- Speaking of interesting articles, rereading this article from right before Aeroplan’s IPO is interesting. It talks about how having more partners than just AC is what makes Aeroplan’s business attractive; it also includes some quotes from West Jet that make it seem like they’d very much like to be involved with Aeroplan. That article is over 12 years old, but very interesting.
- Run on the bank boosts profits- One other thing that I think is misunderstood about a run on the bank type scenario is that it would probably result in huge profit boosts. There’s only so many Air Canada flights that people want to redeem miles for (i.e. people want to redeem Toronto to Florida), and that limits how many people can redeem. In a true run on the bank, people would need to redeem for things like gift cards, which have way higher margins for Aeroplan. Again, not a complete panacea, but I think it’s very misunderstood.
- If you look at the Airmiles expiration fiasco (linked earlier), there are tons of stories about people cashing in miles they’d been saving up for years for giftcards at the last second. That would be very high margin for Aeroplan.
- Minimum purchase agreements- The TD / CIBC agreements provide for 5 year volume commitment based on miles purchased, so even if consumers suddenly flee the cards over the next ~2 years, Aimia would see some level of minimum revenue in flow through the end of 2019, though that would almost certainly be more than offset by a run on the bank as consumers looked to spend all their miles.
- PLM Investment- Inside the Long Term investments on Aimia’s balance sheet are $101m of equity accounted investments. The bulk of this is an investment in PLM valued at $82m. This investment is almost certainly dramatically undervalued as it is growing quickly and throws off a ton of cash. PLM is AeroMexico’s frequent flyer program (basically, it’s the Aeroplan of Mexico). AeroMexico owns ~51% of it and Aimia owns 49%; it is run as a JV. A few years ago, there were rumors that Aeromexico was planning an IPO that would value the unit at $1B, which would peg Aimia’s stake at close to $500m. I know a lot of people like to point to this investment alone and claim it covers a lot of the liabilities. I tend to disagree- if you go read AeroMexico’s call transcripts, they are pretty clear they want to control the asset / no longer plan on IPO-ing it. Outside of an IPO, I don’t see the market for selling the PLM stake- who’ going to pay a premium valuation to buy a minority stake in a controlled company? I would guess the only buyer is AeroMexico, and I would guess they could drive a pretty hard bargain when negotiating with Aimia given they’re the only likely buyer + Aimia’s current “distress”.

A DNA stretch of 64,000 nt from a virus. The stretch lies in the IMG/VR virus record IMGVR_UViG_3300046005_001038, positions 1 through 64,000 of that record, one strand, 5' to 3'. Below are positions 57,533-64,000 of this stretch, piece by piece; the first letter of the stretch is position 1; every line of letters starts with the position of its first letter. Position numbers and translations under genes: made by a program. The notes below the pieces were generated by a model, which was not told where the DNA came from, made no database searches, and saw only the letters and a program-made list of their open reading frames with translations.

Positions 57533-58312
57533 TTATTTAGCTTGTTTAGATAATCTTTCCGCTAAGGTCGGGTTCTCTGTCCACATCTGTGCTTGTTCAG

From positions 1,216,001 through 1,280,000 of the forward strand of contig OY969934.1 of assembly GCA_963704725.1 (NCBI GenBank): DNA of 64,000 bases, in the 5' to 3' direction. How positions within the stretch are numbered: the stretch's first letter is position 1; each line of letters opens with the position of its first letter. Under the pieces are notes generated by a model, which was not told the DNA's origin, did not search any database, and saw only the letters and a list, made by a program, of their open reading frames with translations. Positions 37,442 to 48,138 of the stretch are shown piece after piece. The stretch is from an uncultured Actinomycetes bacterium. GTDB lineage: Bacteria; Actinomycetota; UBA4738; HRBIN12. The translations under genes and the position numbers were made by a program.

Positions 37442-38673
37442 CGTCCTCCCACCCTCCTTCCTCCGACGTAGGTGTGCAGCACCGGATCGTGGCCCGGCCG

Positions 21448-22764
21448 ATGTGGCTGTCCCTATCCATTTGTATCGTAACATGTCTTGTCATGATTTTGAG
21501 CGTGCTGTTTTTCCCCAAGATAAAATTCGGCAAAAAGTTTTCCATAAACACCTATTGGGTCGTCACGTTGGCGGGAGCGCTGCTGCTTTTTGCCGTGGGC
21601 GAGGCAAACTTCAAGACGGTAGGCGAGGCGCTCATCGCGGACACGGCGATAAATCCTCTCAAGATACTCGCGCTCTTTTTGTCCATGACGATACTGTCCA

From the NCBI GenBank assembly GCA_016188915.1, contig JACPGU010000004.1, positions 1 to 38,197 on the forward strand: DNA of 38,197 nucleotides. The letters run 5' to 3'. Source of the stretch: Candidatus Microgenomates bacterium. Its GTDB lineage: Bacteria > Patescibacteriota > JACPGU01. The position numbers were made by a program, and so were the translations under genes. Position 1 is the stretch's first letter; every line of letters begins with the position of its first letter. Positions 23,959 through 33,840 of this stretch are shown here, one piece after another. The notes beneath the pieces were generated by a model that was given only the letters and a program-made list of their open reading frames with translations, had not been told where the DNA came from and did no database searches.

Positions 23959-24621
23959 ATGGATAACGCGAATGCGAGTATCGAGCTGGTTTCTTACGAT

- I center on a valuation of ~$200m for Aimia’s PLM stake. That comes out to ~10x Aimia’s share of PLM’s LTM earnings, which seems fair for a high growth asset that pays out a lot of dividends but is also an illiquid and non-controlling stake in an asset.
- Cancelling / zeroing out miles- I’ve seen a lot of bull cases (particularly for the preferreds) that center on averting a bank run like crisis by making the miles effectively worthless (“it used to be 100k miles would get you a flight. We’ve changed our terms and now 100k miles gets you a toaster”). There is precedent for this happening; however, I wouldn’t put a ton of faith in this as downside protection for a few reasons:
- HMV (the precedent) zeroed out their miles in bankruptcy, so there’s not a precedent that I know of for zeroing miles outside of a bankruptcy.
- Aeroplan’s terms of service probably allow for the miles to be zeroed out under normal business operations (i.e. outside of bankruptcy). However, TD made very clear when they announced their Aeroplan deal that they had certain point value protections built into their contract. It makes sense- TD doesn’t want a ton of their most valuable customers complaining that the rewards they have spent years building up are suddenly borderline worthless.
- Even if Aeroplan could zero out their miles under the TD contract, I’m not sure the government would let them. Air Miles tried to introduce an expiration provision into their program last year, and the Ontario government was ready to consider legislation banning them from doing so. If Aeroplan tried to zero out their program, every politician in Canada could easily score big points by threatening to introduce legislation holding them liable. So, again, outside of a bankruptcy, I don’t see zeroing out miles as feasible.